England are “absolutely heartbroken” after losing the Women’s World Cup final, says captain Millie Bright.
Spain captain Olga Carmona’s first-half goal was enough to give Jorge Vilda’s side a 1-0 victory as they claimed their first title on the world stage.
The Lionesses were looking to become the first England senior side since the men’s team in 1966 to win the World Cup.
“This is really hard to take. We gave it everything,” Bright said.
“We had chances, we hit the bar, but we just didn’t have the final edge and they got theirs in back of the net.
“We’re absolutely heartbroken. We gave everything. Unfortunately we just weren’t there.”
England boss Sarina Wiegman has now lost two Women’s World Cup finals in a row after she led her native Netherlands to a 2-0 defeat by the United States in 2019.
“Of course it feels really bad now, very disappointing,” Wiegman said.
“You go into the final and you want to give everything and then you lose it.
“That happens in sports but what we have done, how we have shown ourselves, who we are, how we want to play as a team, overcoming so many challenges – I think we can be so proud of ourselves, although it doesn’t feel like it at the moment.”
Wiegman, who suffered just her second defeat in 39 games as England manager, said she hopes to get a “new moment with the team I work with because it’s very special to play finals.
“We will start in September in the Nations League to try to qualify for the Olympics. You want to improve all the time,” she added.
“This team and this group of players are so eager to be successful. We want to grab every moment to be better. We hope we come back and play good games again to win.”
‘Lionesses won’t stop breaking barriers’
Despite the defeat, midfielder Georgia Stanway said England can be proud to wear a “special” silver medal, but added that she hopes it will be gold in four years.
“It’s gutting, it’s devastating, but that’s football,” Stanway said.
“It’s hard to watch another team celebrate when it’s your goal and your dream. When the dust settles, we’ll be really proud of this.
“We’ve faced a lot in this tournament, before the tournament, people probably didn’t have us written to be in this situation, so to reach a World Cup final is an achievement alone.
“We hope we’ve inspired many many people. We’re the Lionesses, so we won’t stop what we’re doing, we’ll continue to break barriers, we’ll continue to push on.”
England defender Jess Carter, who started six of England’s seven matches in Australia, added: “As much as we’re disappointed we’ve achieved something huge here. I’m massively proud of that.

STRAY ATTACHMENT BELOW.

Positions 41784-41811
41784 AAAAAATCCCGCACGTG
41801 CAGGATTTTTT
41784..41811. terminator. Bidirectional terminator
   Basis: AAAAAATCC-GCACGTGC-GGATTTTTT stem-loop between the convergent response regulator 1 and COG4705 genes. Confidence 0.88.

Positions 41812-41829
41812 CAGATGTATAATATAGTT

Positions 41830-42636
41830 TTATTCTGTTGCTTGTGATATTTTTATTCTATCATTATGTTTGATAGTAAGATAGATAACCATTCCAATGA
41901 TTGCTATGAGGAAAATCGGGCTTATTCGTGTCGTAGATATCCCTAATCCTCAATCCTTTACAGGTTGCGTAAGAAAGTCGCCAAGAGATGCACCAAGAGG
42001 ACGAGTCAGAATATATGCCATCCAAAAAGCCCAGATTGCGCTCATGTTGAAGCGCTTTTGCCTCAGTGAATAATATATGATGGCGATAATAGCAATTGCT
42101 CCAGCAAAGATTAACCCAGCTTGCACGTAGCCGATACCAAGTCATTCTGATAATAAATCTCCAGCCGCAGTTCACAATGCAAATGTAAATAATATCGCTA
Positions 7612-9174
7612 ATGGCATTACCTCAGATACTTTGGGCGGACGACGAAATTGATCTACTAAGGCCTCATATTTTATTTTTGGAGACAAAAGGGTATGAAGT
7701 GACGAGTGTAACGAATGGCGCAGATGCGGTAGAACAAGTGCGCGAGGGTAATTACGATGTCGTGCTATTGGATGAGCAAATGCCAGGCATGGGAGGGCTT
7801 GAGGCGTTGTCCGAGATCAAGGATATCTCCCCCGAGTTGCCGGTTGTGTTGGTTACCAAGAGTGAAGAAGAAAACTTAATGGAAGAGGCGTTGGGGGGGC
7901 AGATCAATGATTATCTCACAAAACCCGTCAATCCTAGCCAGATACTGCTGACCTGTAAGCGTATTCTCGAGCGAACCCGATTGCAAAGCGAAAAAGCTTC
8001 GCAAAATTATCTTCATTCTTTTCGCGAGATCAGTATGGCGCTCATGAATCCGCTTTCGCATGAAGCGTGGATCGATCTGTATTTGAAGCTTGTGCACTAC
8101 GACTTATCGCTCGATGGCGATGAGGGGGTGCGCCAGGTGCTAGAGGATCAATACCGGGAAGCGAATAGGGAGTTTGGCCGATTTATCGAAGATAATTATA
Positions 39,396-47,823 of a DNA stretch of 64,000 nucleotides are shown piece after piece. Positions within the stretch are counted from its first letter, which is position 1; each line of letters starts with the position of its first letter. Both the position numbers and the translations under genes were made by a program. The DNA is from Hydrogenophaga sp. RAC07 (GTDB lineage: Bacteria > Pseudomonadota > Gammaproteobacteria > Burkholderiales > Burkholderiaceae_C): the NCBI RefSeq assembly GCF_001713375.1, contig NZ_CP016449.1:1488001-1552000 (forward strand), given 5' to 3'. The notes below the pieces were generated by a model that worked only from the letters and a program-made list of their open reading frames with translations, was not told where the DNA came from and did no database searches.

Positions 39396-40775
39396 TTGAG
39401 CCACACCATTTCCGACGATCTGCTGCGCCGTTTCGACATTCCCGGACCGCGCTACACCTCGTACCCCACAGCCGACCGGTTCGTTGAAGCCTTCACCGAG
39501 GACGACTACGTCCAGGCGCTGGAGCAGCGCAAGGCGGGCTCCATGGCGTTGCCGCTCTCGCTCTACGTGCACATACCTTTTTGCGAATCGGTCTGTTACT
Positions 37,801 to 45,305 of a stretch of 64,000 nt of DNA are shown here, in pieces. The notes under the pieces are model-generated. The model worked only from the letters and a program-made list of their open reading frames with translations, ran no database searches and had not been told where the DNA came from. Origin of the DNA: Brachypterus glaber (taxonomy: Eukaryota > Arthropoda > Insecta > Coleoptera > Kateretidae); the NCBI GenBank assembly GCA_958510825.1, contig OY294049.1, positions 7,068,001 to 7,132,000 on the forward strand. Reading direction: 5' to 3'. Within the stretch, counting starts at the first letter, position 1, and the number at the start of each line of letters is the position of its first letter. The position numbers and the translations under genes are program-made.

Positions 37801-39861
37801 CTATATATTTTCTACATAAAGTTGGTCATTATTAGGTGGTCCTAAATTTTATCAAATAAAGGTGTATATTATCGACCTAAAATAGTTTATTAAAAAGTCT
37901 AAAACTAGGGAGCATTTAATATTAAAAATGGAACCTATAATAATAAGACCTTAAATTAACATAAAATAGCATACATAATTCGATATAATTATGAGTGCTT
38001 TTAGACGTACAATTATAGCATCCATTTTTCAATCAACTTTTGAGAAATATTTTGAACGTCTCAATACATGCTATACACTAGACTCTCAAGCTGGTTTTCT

“It’s going to be a difficult ride home but we have to reflect on that and take the time to recover, regroup and get ready to go again.”
FA chief Mark Bullingham said: “[It] didn’t go our way, but to reach our first World Cup Final since 1966, and our first away from home is a huge achievement.
“Everyone is hurting, but we are so proud of the Lionesses, Sarina and the whole support team. We thank them all for everything they have delivered in these special few weeks.”
‘It hurts but this is a proud moment’
Former England defender Alex Scott said on BBC One that it was a “bittersweet moment” to watch England lose in the World Cup final.
“These Lionesses continue to inspire everybody to want to play, to want to be involved, to want to have a voice,” Scott said.
“It hurts but this is a proud moment. To see an England team even make a World Cup final.
“To have everyone at home tuning in, seeing them. They should be so proud of themselves. Yes it hurts but the amount of work and sacrifice that has gone on to get to this moment. This is what we need to remember right now.”
Ex-Lionesses midfielder Fara Williams said England’s run in the tournament will help to “put respect on women’s football”.
“They will go back to the UK in a couple of days and they are heroes, getting to the World Cup final, the first time for an England team since 1966,” Williams added.
“Little boys will allow little girls to play football together in the playground, that’s the difference this will make.”
Ellen White, who retired from football after winning the Euros with England last summer, said: “This England side can be so proud of what they have done for this tournament, what they’ve done for women’s football, what they’ve done for our sport back home as well, inspiring a generation and inspiring and empowering women as well.”